A couple questions about hydrangeas.


MaryMary

Quite Contrary
Joined
May 17, 2016
Messages
2,241
Reaction score
3,227
Location
Southwestern Ohio
Hardiness Zone
6
Country
United States
I have been hesitant to plant some plants in the yard. I am renting this house. I don't want to leave them when I move, I tend to get very attached to my plants as I watch them grow and flourish. :love: And, I don't want to invest in something that the next tenants may mow down.


Recently I found an article telling how to grow a hydrangea in a container, without it outgrowing the pot, and... I'd still be able to move it. :cool: (y)

For those who don't click links, I'll post a snippet of the article. You'll just have to click open the quote box! ;)

In the past, a hydrangea would grow so fast in a pot that the roots would fill the container in one summer, and watering would become a constant chore. Very soon the hydrangea would have to be planted in the ground because it completely outgrew the pot.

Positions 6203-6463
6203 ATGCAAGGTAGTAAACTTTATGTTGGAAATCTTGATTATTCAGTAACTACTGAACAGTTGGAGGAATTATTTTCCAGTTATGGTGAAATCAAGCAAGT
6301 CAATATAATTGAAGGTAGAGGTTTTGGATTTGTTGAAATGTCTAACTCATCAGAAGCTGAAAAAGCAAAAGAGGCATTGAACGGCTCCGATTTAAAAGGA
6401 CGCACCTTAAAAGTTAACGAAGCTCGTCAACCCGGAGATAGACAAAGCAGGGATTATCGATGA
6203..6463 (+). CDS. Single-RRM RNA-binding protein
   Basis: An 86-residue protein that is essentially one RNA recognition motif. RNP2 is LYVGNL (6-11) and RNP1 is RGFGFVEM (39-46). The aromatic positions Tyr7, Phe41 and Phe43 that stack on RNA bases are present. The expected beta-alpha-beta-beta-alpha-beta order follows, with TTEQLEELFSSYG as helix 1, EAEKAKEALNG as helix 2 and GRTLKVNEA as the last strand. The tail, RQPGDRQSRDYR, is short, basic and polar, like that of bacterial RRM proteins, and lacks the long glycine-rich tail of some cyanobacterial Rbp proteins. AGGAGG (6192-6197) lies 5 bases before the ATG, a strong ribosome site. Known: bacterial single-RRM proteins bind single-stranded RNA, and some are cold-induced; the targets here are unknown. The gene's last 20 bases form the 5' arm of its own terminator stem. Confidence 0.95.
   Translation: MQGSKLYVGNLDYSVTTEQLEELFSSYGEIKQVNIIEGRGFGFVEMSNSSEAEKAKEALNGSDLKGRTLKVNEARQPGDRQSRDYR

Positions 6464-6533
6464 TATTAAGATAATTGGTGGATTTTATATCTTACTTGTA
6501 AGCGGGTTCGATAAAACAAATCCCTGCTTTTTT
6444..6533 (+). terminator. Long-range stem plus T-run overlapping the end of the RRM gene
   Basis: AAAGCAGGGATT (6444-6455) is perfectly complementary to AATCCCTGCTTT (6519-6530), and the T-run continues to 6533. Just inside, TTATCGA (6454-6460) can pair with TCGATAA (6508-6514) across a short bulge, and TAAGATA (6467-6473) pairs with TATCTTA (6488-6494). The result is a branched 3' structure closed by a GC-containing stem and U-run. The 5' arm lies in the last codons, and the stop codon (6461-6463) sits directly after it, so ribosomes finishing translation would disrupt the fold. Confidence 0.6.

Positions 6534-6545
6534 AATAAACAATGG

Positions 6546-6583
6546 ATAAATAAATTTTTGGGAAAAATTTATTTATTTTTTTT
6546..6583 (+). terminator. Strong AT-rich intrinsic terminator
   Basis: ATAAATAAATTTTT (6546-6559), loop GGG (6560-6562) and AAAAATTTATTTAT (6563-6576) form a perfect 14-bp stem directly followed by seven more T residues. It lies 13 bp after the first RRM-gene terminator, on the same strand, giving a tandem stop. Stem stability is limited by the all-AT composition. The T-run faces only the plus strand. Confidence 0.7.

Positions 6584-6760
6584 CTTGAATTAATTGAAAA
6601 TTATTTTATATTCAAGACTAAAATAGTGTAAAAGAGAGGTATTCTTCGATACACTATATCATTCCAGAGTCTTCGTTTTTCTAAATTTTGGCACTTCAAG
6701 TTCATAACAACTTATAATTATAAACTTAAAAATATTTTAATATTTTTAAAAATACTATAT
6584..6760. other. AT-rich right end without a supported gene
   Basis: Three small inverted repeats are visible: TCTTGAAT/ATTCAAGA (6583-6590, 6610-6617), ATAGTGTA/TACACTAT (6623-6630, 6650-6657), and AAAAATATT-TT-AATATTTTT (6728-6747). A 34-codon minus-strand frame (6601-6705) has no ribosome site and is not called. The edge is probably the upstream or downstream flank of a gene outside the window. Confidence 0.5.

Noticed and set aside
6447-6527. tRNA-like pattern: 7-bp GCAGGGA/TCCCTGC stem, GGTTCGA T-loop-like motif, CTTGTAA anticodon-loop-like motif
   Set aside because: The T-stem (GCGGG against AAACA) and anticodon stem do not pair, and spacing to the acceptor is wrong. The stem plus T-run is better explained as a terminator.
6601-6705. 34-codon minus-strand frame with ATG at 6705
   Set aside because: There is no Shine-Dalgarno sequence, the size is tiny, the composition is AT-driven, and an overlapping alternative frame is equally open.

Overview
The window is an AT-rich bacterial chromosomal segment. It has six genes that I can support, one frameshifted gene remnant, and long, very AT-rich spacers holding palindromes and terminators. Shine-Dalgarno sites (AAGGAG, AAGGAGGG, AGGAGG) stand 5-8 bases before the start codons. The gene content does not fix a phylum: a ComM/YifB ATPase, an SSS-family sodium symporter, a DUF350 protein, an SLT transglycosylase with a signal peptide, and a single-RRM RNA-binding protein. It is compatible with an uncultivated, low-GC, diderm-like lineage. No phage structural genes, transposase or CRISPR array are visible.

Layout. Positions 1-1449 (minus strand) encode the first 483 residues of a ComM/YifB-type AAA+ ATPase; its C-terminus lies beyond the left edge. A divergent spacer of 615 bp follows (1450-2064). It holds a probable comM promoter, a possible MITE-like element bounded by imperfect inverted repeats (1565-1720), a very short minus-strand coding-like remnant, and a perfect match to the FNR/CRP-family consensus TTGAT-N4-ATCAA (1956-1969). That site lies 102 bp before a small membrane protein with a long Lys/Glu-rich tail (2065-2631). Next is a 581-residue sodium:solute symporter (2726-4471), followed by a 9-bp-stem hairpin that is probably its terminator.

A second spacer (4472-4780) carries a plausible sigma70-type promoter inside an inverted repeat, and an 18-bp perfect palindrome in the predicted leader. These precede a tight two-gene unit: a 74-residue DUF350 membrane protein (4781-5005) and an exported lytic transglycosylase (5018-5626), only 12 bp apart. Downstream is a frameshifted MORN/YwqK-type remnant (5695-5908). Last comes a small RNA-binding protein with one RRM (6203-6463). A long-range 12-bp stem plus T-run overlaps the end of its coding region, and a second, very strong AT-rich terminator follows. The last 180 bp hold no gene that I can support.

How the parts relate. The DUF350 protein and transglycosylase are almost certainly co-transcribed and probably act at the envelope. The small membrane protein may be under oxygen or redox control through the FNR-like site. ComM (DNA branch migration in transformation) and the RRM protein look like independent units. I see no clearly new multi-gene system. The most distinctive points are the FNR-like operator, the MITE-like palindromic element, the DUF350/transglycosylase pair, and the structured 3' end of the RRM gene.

For this "trick" to work, one must be able to place the pot in a flower bed or in a location with bare soil under the pot. For best results the drainage holes should be large and nothing should be placed over the holes. (You can probably see where this is going.)

The first year that the hydrangea is growing in the pot, normal watering is required, as you would any potted plant. The second year, the roots should begin growing out the drainage holes and into the ground. Don't move the pot. As one might expect, the better the plant becomes rooted into the ground, the less it needs supplemental watering. This is a boon to those who travel during the summer. If one must move the plant or give it away, just cut the roots off right under the pot, and the hydrangea will transplant very well (especially if it is dormant).

http://hydrangeashydrangeas.com/

I know we have a couple people that grow hydrangeas - do you think this would work? :unsure:

Also, this page says that there are hydrangeas small enough to fit in a perennial border. Does anyone have experience with these "mini-hydrangeas"? o_O
 
Ad

Advertisements

mg guy

lawn and garden freak
Joined
Jun 14, 2017
Messages
199
Reaction score
478
Hardiness Zone
5.5
Country
United States
I'm hydrangea heavy, on purpose. Big bang for the buck!

I posted these awhile back-dwarf variety named 'bobo'.

These really started blooming a few weeks ago and have just now intensified-will bloom for a good while now.
DSCF3927 (2).JPG
 
Joined
Mar 28, 2015
Messages
3,470
Reaction score
3,164
Location
Southern Chester County, PA, USA
Hardiness Zone
4 to 5 best for success.
Country
United States